Materials and Methods
The study was carried out in the Santa Genebra Municipal reserve (22° 50″ S, 47° 06′30″ W), Campinas, São Paulo state, southeastern Brazil. The reserve is a subtropical semideciduous forest fragment of 250 ha surrounded by farmland and residential areas (Galetti 1993). The local climate is seasonal, with a cooler, dry period from May to August and a warmer, rainy period between November and February (Galetti 1993). The mean temperature registered along the day during the study period was very similar between seasons: 25° C during the dry season and 26° C during the rainy season. However, the temperature in the dry season was much more variable (SE = 2.41° C) when compared to the rainy season (SE = 0.71 ° C).
The study was conducted on two adjacent areas of forest edge along the border of the reserve. The forest edge was surrounded by an unpaved one-lane access road that circled the reserve just inside a protective wire fence. The two areas, one 150 m, long and the second 300 m, were selected on the basis of differences in the presence of vegetation on the margin protected by the wire fence. Each area was subdivided into 3 × 4m parcels by marking the fence along the edge of the reserve, which were used as sample units to count butterflies.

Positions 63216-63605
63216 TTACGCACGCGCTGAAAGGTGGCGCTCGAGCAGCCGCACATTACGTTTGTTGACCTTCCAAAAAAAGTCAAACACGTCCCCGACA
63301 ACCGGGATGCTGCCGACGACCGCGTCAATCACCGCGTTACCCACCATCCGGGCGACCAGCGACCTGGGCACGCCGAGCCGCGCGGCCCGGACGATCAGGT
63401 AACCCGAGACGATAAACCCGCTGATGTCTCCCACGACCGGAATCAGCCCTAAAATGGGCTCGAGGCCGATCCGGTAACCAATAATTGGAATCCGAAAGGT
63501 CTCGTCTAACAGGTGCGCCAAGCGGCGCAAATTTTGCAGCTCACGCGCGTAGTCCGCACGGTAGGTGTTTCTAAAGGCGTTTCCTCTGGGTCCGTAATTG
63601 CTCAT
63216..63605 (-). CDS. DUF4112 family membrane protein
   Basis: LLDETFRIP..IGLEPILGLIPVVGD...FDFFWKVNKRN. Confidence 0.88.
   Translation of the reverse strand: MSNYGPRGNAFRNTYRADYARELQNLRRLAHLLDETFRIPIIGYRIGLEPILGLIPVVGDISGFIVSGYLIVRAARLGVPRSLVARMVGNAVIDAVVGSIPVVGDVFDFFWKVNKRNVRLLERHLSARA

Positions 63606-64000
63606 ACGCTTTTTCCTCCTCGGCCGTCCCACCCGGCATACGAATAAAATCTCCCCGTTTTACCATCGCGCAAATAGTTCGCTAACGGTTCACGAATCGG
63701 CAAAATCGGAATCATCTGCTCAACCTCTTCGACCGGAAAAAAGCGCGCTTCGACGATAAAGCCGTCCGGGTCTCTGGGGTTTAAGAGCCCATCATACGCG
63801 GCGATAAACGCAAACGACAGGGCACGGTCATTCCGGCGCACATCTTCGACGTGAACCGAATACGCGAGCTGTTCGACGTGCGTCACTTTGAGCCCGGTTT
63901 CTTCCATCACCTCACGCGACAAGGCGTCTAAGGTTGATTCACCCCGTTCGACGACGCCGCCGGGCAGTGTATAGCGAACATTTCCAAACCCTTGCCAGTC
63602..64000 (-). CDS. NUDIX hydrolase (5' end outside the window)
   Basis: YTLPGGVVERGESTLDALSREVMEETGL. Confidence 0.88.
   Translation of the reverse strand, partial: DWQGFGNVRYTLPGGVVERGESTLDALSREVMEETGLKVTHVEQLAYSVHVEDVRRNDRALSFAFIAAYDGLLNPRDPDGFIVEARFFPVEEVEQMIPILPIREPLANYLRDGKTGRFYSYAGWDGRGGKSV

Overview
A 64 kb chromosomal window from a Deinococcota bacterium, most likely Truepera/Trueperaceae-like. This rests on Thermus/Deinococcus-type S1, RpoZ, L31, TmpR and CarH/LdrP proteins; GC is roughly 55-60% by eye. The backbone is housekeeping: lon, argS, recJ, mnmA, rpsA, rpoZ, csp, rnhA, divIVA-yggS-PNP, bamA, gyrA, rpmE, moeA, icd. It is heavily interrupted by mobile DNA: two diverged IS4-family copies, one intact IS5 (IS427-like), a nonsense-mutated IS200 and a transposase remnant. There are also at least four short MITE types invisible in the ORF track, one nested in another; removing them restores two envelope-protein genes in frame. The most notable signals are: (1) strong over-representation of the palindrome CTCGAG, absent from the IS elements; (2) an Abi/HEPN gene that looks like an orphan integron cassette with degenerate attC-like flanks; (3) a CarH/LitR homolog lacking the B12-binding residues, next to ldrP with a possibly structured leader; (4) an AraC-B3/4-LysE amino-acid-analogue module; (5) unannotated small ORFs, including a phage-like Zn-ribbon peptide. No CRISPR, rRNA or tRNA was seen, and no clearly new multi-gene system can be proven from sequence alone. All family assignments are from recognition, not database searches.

Area 1 was divided into 50 parcels (1 to 50). Here a paved road outside the reserve was parallel to the fence. The margin delimited by the fence had a few trees and grass that were frequently cut. In area 2, which began 20 m beyond area 1, the fence was accompanied outside the reserve by a wooded strip 3–5 m wide. In each area, the access road (approximately 3 m wide) was bordered internally by forest edge, usually with grasses and varying mixtures of herbs and shrubs in a band varying from a few centimeters to approximately 4 m in width.